A field assessment of the effect of pre-slaughter conditions and genetic-stress susceptibility on blood welfare indicators in pigs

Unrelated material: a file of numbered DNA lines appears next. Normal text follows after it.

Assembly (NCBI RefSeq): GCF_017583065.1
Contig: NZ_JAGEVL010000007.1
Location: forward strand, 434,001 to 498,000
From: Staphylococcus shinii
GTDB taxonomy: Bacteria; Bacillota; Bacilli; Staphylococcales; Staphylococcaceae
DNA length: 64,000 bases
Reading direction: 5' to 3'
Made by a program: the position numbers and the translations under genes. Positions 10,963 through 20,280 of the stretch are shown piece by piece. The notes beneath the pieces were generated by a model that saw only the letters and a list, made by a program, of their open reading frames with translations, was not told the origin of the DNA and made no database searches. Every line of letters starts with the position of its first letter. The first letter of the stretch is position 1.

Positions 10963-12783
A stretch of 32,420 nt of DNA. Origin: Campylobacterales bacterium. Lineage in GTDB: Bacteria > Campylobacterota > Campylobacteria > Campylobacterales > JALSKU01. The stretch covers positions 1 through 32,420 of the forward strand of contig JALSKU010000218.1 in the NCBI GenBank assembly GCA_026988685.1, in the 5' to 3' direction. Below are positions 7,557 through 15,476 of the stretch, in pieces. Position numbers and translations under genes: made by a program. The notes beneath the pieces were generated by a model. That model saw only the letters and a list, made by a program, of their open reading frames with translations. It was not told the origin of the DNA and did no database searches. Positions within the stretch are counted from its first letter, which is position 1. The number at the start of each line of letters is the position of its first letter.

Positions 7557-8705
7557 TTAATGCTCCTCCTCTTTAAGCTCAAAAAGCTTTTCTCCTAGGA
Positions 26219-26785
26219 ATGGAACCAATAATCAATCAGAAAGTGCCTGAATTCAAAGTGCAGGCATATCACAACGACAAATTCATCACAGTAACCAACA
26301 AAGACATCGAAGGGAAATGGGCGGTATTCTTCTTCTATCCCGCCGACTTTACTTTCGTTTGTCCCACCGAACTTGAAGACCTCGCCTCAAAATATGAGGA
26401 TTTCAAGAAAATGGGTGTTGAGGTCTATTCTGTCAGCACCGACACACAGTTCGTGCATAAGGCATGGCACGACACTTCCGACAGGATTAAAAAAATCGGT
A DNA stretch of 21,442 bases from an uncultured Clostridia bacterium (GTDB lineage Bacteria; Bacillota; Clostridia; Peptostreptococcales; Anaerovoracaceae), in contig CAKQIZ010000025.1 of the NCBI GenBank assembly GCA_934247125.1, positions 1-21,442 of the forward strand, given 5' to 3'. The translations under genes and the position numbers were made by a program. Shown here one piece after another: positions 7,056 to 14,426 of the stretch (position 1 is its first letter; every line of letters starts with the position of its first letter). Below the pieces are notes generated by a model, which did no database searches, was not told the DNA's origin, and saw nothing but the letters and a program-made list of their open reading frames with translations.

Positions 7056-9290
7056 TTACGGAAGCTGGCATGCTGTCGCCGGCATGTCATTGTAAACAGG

The effect of pre-slaughter handling conditions and the RYR1 gene on blood cortisol, lactate and creatine phosphokinase (CPK) levels at exsanguination were assessed using 2,923 surveyed pigs from 106 deliveries to five Spanish abattoirs across two seasons. The relationship between blood parameters, carcase skin damage and pork quality traits was also assessed. The season influenced blood cortisol, lactate and CPK values. Females always showed higher concentrations of cortisol, lactate, and CPK than males. Pigs carrying the recessive allele of the RYR1 gene exhibited increased lactate and CPK concentrations but not cortisol. The cortisol concentration decreased in lean pigs that were slaughtered in winter after short lairage periods. The lactate concentration decreased with loading time and increased in summer with lairage time and carcase lean content. The CPK concentration increased with lairage time, carcase weight, and carcase lean content, and with the duration of winter transports. Each truck delivery only explained approximately 10% of the variance in blood parameters. Lairage time is the most influential pre-slaughter handling practice on the assessed welfare indicators. In addition, different optimal lairage times might be appropriate depending on season. Blood cortisol, lactate, and CPK concentrations increased concomitantly with skin damage score. Blood parameters were weakly correlated and they also showed low association with pork quality traits.
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